Childhood and adolescence of great scientists. Test

Childhood and adolescence of great scientists. Test
Childhood and adolescence of great scientists. Test
Anonim

All scientists and discoverers were once children, biographies of geniuses and talented researchers contain phrases like "from early childhood he demonstrated amazing talent", "studied at one five", "the young man amazed everyone with his work." All this endows major scientists with an almost "halo" of holiness. But was it really so?

Great scientists

As history shows, great people were restless and playful children and brought a lot of problems to their parents. Many of these giants of thought sometimes did not have higher education, did not graduate from school, loved football as much as physics, rude to teachers, fought with classmates, and some were generally considered mentally retarded, but all the difficulties and shortcuts did not stop them on their way to achieving fame and recognition.

Let's check how familiar you are with the biographies of Nobel laureates, researchers and geniuses? Perhaps our test will make you look at their lives from a slightly different angle and wonder at the twists and turns of fate that befell talented people. Don't forget to share your results in the comments.

1/10

This famous inventor and author of over a thousand patents was considered handicapped or mentally handicapped by some teachers during his school years. Parents even had to transfer their child to home schooling in 1854. Who are we talking about?

Thomas Alva Edison is an American inventor and entrepreneur who has received 1,093 patents in the United States alone and about 3,000 in other countries. He created a phonograph, an incandescent light bulb, an electric meter and much more. However, at school, the teachers considered little Thomas to be "limited."

Nikola Tesla Albert Einstein Thomas Edison 2/10

Pierre Curie Niels Bohr Wilhelm Konrad Roentgen 7/10

This girl became a great mathematician in part because of her parents' poverty. The fact is that instead of wallpaper, they pasted over the walls with sheets of lectures on differential and integral calculus by Academician M.V. Ostrogradsky. Later, the scientist recalled that she spent whole hours in front of this "mysterious" wall, as a result of which many formulas and phrases were engraved in her memory. What was her name?

Sofya Kovalevskaya, Russian mathematician and mechanic, since 1889 - foreign corresponding member of the St. Petersburg Academy of Sciences. The first woman professor in the Russian Empire and Northern Europe and the first woman in the world to be a professor of mathematics. She got acquainted with differential dead reckoning by looking at the "wallpaper" in her room.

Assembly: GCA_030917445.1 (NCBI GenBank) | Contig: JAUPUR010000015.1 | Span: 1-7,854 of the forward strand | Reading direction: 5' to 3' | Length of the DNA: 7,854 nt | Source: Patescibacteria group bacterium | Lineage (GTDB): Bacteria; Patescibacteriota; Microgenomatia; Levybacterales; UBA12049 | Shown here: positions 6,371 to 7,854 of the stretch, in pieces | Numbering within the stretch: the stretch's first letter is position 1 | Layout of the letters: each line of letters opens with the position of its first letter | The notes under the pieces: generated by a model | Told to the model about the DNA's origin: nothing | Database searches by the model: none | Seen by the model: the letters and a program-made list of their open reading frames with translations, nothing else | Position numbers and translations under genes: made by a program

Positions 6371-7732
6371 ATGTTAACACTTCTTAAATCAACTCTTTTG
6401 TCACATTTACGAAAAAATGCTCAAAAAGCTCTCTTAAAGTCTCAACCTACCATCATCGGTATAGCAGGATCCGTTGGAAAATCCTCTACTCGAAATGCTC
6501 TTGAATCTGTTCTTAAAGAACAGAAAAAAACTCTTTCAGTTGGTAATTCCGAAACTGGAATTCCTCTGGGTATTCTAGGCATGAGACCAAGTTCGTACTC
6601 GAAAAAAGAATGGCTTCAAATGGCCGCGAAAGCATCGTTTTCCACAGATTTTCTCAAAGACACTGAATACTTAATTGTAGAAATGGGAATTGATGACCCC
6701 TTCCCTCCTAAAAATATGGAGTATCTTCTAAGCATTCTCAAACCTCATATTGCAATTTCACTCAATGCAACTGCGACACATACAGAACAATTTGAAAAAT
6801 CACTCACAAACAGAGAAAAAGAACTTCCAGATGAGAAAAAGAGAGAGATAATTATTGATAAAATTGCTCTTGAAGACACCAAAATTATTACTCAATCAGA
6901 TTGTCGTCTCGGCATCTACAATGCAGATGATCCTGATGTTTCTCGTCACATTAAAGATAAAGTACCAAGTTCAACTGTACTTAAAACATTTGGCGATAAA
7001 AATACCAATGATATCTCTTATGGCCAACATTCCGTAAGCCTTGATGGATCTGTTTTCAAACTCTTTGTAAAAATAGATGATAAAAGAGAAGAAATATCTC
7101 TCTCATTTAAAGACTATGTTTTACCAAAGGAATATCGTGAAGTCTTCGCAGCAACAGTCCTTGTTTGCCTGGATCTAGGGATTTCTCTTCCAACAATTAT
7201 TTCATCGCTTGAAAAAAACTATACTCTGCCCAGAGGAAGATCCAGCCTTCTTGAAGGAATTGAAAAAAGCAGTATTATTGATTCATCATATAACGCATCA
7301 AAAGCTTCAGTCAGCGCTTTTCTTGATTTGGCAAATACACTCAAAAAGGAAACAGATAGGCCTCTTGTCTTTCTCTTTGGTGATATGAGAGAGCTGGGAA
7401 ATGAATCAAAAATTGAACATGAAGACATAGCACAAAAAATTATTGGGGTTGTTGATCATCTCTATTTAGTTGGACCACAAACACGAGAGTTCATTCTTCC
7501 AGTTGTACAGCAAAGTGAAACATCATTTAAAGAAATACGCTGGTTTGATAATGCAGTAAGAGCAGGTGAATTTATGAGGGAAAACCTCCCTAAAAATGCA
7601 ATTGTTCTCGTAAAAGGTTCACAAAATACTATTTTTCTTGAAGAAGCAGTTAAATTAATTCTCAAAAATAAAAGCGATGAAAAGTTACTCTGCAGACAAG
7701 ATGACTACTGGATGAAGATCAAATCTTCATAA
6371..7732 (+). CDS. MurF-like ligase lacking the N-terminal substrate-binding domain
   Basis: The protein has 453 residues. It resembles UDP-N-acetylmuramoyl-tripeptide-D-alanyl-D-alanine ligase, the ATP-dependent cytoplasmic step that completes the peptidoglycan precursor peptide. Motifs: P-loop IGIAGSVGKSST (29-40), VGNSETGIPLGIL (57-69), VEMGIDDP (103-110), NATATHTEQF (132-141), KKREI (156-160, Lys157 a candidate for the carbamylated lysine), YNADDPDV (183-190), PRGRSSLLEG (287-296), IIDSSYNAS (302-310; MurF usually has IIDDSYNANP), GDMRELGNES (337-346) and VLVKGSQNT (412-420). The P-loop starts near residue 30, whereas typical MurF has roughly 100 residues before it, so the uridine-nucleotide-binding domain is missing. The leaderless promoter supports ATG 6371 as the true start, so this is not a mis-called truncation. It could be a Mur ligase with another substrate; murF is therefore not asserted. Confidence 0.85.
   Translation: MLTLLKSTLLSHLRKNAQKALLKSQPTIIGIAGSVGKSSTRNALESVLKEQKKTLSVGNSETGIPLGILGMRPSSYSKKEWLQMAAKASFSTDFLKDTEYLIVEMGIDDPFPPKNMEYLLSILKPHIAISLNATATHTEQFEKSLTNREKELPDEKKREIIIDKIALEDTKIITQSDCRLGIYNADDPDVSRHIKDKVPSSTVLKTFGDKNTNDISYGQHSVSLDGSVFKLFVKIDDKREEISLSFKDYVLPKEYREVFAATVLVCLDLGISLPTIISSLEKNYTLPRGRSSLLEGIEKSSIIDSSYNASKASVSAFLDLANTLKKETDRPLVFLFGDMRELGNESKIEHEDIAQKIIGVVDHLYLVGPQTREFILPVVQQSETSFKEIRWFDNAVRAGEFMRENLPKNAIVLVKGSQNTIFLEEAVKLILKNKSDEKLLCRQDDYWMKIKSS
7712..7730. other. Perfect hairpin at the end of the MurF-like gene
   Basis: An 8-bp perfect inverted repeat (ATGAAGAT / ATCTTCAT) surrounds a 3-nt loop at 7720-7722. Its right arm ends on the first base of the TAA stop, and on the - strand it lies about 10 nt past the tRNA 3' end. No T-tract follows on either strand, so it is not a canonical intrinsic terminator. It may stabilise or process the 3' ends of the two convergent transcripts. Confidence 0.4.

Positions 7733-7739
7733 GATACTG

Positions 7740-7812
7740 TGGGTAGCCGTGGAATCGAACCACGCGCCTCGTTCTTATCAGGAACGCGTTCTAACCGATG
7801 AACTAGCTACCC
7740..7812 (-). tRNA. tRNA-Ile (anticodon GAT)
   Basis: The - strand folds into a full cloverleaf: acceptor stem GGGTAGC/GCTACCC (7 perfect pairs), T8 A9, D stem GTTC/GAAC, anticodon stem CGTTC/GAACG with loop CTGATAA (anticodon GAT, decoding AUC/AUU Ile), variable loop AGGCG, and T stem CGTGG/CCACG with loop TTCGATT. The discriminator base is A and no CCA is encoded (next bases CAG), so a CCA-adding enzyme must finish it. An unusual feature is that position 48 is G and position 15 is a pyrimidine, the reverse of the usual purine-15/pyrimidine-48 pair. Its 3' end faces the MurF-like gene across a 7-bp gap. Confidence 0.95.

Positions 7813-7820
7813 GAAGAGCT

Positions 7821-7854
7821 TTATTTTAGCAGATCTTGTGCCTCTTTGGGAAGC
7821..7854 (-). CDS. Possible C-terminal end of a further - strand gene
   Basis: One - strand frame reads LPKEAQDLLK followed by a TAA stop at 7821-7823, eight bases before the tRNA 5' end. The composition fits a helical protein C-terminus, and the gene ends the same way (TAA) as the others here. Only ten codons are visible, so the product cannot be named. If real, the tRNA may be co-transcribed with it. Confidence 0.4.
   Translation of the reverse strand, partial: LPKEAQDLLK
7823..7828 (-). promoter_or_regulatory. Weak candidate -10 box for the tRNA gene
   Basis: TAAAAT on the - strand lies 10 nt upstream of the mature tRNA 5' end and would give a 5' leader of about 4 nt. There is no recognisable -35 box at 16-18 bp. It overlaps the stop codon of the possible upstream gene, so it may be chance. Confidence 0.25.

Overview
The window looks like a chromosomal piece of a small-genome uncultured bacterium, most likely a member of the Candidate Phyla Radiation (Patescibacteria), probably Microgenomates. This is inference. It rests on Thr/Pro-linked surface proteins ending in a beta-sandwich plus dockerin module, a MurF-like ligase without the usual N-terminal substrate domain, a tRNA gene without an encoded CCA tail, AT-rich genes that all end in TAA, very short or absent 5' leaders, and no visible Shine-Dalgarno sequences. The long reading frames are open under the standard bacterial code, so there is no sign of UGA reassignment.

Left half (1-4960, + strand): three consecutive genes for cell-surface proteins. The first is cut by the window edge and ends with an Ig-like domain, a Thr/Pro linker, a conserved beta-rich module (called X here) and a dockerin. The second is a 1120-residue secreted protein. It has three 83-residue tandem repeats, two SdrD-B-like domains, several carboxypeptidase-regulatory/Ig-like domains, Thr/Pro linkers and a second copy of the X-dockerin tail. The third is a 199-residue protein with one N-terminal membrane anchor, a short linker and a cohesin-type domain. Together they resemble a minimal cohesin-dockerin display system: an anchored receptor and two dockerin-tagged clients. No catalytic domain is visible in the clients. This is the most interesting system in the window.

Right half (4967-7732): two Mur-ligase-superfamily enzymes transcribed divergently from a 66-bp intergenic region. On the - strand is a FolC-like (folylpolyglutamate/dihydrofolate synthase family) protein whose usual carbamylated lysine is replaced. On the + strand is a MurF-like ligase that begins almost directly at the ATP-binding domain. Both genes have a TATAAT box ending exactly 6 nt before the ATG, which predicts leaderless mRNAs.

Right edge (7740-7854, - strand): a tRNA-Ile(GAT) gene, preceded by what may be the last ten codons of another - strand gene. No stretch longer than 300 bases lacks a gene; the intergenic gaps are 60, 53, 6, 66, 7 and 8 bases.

Sophia Kovalevskaya Maria Sklodowska-Curie Nadezhda Gernet 8/10

In 1921, two young scientists asked the artist Boris Kustodiev to paint their portrait. The argument was that Kustodiev draws only celebrities, and they are sure that they will also become famous, even if they are not particularly known now. As a fee, they gave the artist a bag of millet and a rooster, received for the repair of the mill. Who were these two ambitious young men?

Petr Kapitsa and Nikolai Semyonov eventually became Nobel laureates - N.N.Semenov in 1956 in chemistry, and P.L. Kapitsa in 1978 in physics. Later, Kapitsa and Kustodiev became friends, had an active correspondence, the young scientist sent oil paints to the artist from Cambridge, and in the 1920s Kustodiev painted several of his portraits.

Konstantin Tsiolkovsky and Yakov Perelman Lev Landau and Vitaly Ginzburg Pyotr Kapitsa and Nikolay Semyonov 9/10

This famous Danish physicist, future foreign honorary member of the USSR Academy of Sciences, loved football.He played it quite professionally, and stood at the gate and was considered an excellent goalkeeper. Who are we talking about?

Niels and his brother Harald (who later became a famous mathematician) played for the amateur club "AB" (the first - as a goalkeeper, and the second - a midfielder). Later, Harald successfully played in the Danish national team and won silver in its composition at the 1908 Olympics, where the Danish team lost to the British in the final.

Niels Bohr Hendrik Kramers Christian Christiansen 10/10

The shortest and at the same time excellent letter of recommendation was awarded to the scientist who became the prototype of the hero in the film A Games of the Mind. The mathematician left the university with only one line of recommendation written by the professor: "Before you is a genius!" Who was this genius?

John Nash, an American mathematician who worked in the field of game theory, began to show clear signs of mental illness in 1959. He spent several years in mental hospitals undergoing treatment for paranoid schizophrenia. After 1970, his condition gradually improved, which allowed him to return to work in the mid-1980s. His fight against illness and recovery formed the basis of Sylvia Nasar's biography "A Beautiful Mind", as well as the film of the same name with Russell Crowe as Nash.

Will Hunting Alan Turing John Nash

10

Skipped questions

What did I miss? 8/10

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If your children are naughty, playful, weird and pay attention to only one single object or mug, this does not mean that another Tsiolkovsky or Einstein, Pushkin or Paganini will not grow out of them. Love them and everything will work out.

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